Currently no, but when I was younger, I used to love writing. I would keep a journal and write about everything that really mattered to me. Street life was among the things I would write about -- the people I met and the conversations I would have with them. Sometimes I would take public transportation just so I could listen to people's stories on the bus. I would enjoy their talk about everything -- politics, family, the jokes and the complaints about life. I used to write about it all. Now when I think about it, maybe this was my early documentation of street life. But I felt that words were limiting, they didn't resonate like photos. They don't give the instant feelings of the sweet and sorrow that our lives may lead us into. So writing alone was no longer an exciting process and I had to combine it with photography.
What is it about diversity in the kinds of stories we tell children that is especially enriching to their lives?
We all love stories and to a certain extent we were influenced by our bedtime stories. Right? This is important because our children will be raised on stories that they can learn from and relate to, and that will make them think and question the things around them. Stories that cross cultural barriers can describe realities to them and bring new perspectives to their little worlds. They will grow up with real values of tolerance, love and understanding.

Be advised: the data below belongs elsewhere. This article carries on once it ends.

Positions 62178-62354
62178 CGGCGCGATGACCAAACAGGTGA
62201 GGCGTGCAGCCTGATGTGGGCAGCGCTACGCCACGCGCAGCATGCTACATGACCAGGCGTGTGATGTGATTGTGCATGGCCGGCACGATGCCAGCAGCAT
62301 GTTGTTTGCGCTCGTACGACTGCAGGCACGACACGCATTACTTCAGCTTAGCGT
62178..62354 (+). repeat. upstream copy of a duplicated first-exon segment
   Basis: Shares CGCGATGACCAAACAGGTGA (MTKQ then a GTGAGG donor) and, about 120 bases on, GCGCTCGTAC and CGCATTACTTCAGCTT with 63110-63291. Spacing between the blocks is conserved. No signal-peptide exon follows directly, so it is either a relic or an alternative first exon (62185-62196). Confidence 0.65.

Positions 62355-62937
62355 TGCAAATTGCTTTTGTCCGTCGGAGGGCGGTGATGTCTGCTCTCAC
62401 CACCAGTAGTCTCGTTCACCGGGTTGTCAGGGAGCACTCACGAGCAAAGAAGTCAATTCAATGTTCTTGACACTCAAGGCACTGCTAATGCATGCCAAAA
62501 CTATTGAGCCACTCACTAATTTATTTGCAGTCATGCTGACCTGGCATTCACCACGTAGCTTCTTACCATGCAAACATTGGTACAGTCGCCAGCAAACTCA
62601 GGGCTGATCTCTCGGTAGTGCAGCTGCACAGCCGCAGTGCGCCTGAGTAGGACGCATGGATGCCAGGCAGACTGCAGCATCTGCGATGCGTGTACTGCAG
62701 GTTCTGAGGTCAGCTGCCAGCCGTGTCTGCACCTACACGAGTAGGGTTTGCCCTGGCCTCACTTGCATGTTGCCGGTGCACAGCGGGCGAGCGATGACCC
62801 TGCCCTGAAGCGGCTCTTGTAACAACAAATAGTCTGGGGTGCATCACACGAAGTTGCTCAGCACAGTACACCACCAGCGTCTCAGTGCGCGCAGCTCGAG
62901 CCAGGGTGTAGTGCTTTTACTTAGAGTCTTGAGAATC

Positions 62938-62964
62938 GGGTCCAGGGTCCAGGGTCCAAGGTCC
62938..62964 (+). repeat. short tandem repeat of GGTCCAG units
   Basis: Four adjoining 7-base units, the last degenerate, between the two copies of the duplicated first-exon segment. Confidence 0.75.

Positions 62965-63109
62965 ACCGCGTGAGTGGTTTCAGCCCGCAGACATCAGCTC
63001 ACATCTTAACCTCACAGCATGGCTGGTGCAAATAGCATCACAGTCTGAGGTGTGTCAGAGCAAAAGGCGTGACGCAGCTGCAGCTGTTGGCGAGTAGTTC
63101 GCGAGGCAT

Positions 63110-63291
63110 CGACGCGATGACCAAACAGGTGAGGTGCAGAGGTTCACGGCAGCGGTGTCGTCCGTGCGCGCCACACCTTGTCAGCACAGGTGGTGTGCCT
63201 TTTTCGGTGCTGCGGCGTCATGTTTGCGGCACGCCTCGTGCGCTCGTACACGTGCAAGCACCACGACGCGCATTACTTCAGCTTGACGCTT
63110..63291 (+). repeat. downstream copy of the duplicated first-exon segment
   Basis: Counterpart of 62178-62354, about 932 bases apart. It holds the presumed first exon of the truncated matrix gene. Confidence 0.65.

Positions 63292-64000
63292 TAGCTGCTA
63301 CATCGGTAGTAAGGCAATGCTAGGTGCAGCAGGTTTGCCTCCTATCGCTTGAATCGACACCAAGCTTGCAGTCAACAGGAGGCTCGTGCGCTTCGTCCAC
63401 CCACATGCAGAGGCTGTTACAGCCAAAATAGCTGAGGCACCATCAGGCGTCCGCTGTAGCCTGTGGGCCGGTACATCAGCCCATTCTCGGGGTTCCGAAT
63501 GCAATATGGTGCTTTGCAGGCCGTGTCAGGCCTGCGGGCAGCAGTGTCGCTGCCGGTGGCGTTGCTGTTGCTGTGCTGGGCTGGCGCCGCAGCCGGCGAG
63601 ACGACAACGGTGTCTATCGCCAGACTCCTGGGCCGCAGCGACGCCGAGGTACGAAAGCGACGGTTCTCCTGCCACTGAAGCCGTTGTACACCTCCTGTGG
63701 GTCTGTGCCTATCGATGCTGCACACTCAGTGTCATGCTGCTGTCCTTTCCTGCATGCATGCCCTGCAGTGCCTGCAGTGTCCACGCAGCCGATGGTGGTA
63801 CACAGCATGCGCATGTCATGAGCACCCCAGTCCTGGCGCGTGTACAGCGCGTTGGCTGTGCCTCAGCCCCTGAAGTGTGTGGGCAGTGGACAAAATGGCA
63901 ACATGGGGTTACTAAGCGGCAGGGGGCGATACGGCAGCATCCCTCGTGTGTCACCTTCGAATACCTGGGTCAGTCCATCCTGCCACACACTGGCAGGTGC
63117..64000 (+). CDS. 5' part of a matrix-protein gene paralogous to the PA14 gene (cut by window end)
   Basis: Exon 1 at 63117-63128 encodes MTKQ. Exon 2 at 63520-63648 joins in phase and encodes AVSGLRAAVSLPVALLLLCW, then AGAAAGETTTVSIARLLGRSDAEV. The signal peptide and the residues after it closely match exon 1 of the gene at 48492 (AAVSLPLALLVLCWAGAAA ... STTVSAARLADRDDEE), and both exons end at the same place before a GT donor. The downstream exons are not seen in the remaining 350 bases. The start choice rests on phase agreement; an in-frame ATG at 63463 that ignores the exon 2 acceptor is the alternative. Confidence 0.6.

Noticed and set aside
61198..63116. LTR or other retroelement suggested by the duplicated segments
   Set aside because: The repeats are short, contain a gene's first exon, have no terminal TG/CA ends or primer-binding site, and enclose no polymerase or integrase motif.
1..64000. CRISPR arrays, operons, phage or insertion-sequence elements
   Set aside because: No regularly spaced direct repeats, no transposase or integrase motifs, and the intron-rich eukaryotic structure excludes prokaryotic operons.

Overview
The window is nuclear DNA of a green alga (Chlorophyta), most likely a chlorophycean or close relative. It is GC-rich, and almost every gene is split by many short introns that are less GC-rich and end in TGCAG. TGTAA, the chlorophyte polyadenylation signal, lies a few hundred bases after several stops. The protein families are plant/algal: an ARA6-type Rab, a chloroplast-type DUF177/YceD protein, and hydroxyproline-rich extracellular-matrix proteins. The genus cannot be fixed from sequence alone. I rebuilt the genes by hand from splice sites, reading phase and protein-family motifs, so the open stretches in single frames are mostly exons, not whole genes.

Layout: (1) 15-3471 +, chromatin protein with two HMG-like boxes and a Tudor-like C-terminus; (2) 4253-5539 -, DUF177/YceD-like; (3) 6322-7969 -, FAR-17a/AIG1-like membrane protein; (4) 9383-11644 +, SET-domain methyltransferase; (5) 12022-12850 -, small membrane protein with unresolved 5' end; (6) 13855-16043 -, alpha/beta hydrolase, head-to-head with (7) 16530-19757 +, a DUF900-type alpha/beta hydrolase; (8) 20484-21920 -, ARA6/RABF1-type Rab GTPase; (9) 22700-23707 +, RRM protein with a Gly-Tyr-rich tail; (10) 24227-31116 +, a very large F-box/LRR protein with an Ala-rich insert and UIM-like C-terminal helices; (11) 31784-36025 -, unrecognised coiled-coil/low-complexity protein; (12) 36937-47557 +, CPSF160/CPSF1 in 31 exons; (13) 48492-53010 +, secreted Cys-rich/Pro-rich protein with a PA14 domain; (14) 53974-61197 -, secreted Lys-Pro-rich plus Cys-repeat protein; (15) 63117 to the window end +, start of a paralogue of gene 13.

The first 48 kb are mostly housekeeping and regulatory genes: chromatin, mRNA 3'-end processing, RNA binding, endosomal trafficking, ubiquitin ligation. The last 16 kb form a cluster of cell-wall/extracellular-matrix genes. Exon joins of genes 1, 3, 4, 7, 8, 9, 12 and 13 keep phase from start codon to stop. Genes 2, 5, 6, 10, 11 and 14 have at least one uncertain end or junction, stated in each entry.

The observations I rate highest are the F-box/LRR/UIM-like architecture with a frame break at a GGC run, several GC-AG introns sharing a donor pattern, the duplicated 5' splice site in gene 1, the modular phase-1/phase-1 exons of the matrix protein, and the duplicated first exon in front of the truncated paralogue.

What kind of insight into the lives of a community is gained by seeing a photo of it? What is lost?
I believe that photos are the perfect form to teach us something beyond what is visible to us. You can learn a lot about communities, cultures, and people just by "reading" the images of them. Photos of a certain community will inform you about its life conditions and ways of living. Sometimes the photo will communicate to you a special experience that you aren't aware of. In some cases, it will erase a misconception you had about the people in the photo. Photos will not transcend everything of course, but you will get the flavor of what makes communities unique.
However, I believe that art is subjective and the camera can be misleading. Maybe the story in some photo isn't the best -- or let's say it's not an accurate representation of the people in a community. In this case, the truth is lost in here. This is why I talk about "reading" a photo, which implies that we make an effort to understand and question photos and the stories they carry to us.